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Antiepileptic drugs and the risk of ischaemic stroke and myocardial infarction: a population-based cohort study.

Renoux C, Dell'Aniello S, Saarela O, Filion KB, Boivin JF - BMJ Open (2015)

Bottom Line: However, current use of inducing AEDs for ≥ 24 months was associated with a 46% increased risk of MI (RR=1.46, 95% CI 1.15 to 1.85) compared with the same duration of non-inducing AED, corresponding to a risk difference of 1.39/1000 (95% CI 0.33 to 2.45) persons per year.Current use of inhibiting AED was associated with a decreased risk of MI (RR=0.81, 95% CI 0.66 to 1.00).In contrast, use of inhibiting AEDs was associated with a decreased risk of MI.

View Article: PubMed Central - PubMed

Affiliation: Centre for Clinical Epidemiology, Lady Davis Institute for Medical Research, Jewish General Hospital, Montréal, Québec, Canada Department of Neurology and Neurosurgery, McGill University, Montréal, Québec, Canada Department of Epidemiology and Biostatistics, McGill University, Montréal, Québec, Canada.

No MeSH data available.


Related in: MedlinePlus

Adjusted rate ratios of ischaemic stroke and myocardial infarction associated with current use of inducing and inhibiting AEDs compared with non-inducing AEDs using different methods of adjustment. AED, antiepileptic drug; HDPS, high-dimensional propensity scores; IE, inducing AED; INHE, inhibiting AED; NIE, non-inducing AED; PS, propensity scores; RR, rate ratio.
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BMJOPEN2015008365F4: Adjusted rate ratios of ischaemic stroke and myocardial infarction associated with current use of inducing and inhibiting AEDs compared with non-inducing AEDs using different methods of adjustment. AED, antiepileptic drug; HDPS, high-dimensional propensity scores; IE, inducing AED; INHE, inhibiting AED; NIE, non-inducing AED; PS, propensity scores; RR, rate ratio.

Mentions: Restricting the exposure time window to 30 days did not affect the adjusted RRs of ischaemic stroke and MI estimated in the primary analysis (data not shown). Similarly, measuring covariates at cohort entry rather than 1–2 years before the index date, or controlling for confounding with PS or hdPS, did not materially change our results (figure 4). Restricting the analysis to ischaemic stroke only, that is, excluding strokes not otherwise specified, or using multiple imputations for missing data on smoking and body mass index, yielded similar estimates. Finally, adding dementia to the list of adjustment covariates and removing adjustment for transient ischaemic attack or coronary heart disease during follow-up resulted in very similar estimates.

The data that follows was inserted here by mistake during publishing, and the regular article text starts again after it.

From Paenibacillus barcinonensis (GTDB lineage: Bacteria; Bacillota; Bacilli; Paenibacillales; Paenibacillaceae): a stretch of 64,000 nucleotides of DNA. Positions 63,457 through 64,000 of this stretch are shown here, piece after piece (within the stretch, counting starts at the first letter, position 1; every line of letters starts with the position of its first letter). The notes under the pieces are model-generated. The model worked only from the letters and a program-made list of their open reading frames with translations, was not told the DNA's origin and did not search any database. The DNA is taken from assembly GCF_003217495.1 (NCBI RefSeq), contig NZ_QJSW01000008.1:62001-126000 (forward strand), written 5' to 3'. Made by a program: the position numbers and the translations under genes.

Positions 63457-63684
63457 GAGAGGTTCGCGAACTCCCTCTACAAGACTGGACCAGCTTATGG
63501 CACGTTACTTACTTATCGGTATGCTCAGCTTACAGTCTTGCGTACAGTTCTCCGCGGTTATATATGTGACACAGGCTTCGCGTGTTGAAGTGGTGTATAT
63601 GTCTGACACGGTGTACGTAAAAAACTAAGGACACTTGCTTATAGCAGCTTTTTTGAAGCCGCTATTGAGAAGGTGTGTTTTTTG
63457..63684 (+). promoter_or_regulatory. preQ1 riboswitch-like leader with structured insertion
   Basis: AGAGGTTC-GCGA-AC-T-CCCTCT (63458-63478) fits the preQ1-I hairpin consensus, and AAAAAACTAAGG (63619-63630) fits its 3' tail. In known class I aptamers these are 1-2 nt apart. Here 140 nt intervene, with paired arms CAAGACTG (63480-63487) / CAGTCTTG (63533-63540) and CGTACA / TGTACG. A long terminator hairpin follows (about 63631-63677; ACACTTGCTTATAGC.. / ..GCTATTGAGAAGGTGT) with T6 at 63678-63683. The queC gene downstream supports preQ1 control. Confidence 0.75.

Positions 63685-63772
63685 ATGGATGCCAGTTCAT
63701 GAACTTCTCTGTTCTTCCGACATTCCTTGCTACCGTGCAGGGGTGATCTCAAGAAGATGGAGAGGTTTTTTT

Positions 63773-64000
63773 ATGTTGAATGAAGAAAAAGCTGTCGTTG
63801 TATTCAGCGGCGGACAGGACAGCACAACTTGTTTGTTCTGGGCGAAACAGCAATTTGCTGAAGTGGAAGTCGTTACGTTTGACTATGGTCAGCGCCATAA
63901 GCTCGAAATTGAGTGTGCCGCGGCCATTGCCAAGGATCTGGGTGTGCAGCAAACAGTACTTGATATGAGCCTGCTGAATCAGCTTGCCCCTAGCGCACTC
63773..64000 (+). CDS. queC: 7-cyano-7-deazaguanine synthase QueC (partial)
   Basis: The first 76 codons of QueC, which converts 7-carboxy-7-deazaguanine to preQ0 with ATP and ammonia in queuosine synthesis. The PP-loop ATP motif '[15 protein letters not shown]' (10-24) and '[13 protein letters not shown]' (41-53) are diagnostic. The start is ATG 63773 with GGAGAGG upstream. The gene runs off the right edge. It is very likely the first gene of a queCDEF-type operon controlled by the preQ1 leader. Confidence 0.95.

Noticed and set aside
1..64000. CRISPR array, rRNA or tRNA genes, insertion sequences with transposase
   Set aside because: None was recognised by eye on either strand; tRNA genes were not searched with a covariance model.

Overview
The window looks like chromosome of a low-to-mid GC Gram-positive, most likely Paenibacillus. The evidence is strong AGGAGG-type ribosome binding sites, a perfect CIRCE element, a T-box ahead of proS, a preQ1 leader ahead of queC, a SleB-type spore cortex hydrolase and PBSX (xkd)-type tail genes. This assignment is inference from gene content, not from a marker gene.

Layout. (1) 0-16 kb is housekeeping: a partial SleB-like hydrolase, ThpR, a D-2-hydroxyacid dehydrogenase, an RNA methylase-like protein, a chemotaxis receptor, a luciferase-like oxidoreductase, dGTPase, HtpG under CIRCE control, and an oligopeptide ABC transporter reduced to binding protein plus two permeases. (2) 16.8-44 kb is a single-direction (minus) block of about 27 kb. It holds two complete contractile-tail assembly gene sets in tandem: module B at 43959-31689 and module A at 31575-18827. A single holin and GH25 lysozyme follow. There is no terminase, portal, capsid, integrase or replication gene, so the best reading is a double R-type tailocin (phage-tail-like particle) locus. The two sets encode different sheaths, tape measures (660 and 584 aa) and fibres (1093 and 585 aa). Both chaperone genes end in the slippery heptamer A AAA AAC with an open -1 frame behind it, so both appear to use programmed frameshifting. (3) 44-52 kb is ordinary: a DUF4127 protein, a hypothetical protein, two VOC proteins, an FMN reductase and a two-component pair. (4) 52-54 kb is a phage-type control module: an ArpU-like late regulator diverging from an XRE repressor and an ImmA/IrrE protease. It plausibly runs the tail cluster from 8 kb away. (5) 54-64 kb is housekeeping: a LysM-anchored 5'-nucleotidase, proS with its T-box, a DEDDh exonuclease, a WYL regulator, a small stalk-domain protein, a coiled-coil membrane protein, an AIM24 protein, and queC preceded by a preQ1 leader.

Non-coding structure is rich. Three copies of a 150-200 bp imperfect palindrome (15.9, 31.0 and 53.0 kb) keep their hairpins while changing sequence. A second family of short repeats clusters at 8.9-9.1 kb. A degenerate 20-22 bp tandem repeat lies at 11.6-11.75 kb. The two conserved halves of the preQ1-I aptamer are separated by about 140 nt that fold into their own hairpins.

Antiepileptic drugs and the risk of ischaemic stroke and myocardial infarction: a population-based cohort study.

Renoux C, Dell'Aniello S, Saarela O, Filion KB, Boivin JF - BMJ Open (2015)

Adjusted rate ratios of ischaemic stroke and myocardial infarction associated with current use of inducing and inhibiting AEDs compared with non-inducing AEDs using different methods of adjustment. AED, antiepileptic drug; HDPS, high-dimensional propensity scores; IE, inducing AED; INHE, inhibiting AED; NIE, non-inducing AED; PS, propensity scores; RR, rate ratio.
© Copyright Policy - open-access
Related In: Results  -  Collection

License
Show All Figures
getmorefigures.php?uid=PMC4538287&req=5

BMJOPEN2015008365F4: Adjusted rate ratios of ischaemic stroke and myocardial infarction associated with current use of inducing and inhibiting AEDs compared with non-inducing AEDs using different methods of adjustment. AED, antiepileptic drug; HDPS, high-dimensional propensity scores; IE, inducing AED; INHE, inhibiting AED; NIE, non-inducing AED; PS, propensity scores; RR, rate ratio.
Mentions: Restricting the exposure time window to 30 days did not affect the adjusted RRs of ischaemic stroke and MI estimated in the primary analysis (data not shown). Similarly, measuring covariates at cohort entry rather than 1–2 years before the index date, or controlling for confounding with PS or hdPS, did not materially change our results (figure 4). Restricting the analysis to ischaemic stroke only, that is, excluding strokes not otherwise specified, or using multiple imputations for missing data on smoking and body mass index, yielded similar estimates. Finally, adding dementia to the list of adjustment covariates and removing adjustment for transient ischaemic attack or coronary heart disease during follow-up resulted in very similar estimates.

Bottom Line: However, current use of inducing AEDs for ≥ 24 months was associated with a 46% increased risk of MI (RR=1.46, 95% CI 1.15 to 1.85) compared with the same duration of non-inducing AED, corresponding to a risk difference of 1.39/1000 (95% CI 0.33 to 2.45) persons per year.Current use of inhibiting AED was associated with a decreased risk of MI (RR=0.81, 95% CI 0.66 to 1.00).In contrast, use of inhibiting AEDs was associated with a decreased risk of MI.

View Article: PubMed Central - PubMed

Affiliation: Centre for Clinical Epidemiology, Lady Davis Institute for Medical Research, Jewish General Hospital, Montréal, Québec, Canada Department of Neurology and Neurosurgery, McGill University, Montréal, Québec, Canada Department of Epidemiology and Biostatistics, McGill University, Montréal, Québec, Canada.

No MeSH data available.


Related in: MedlinePlus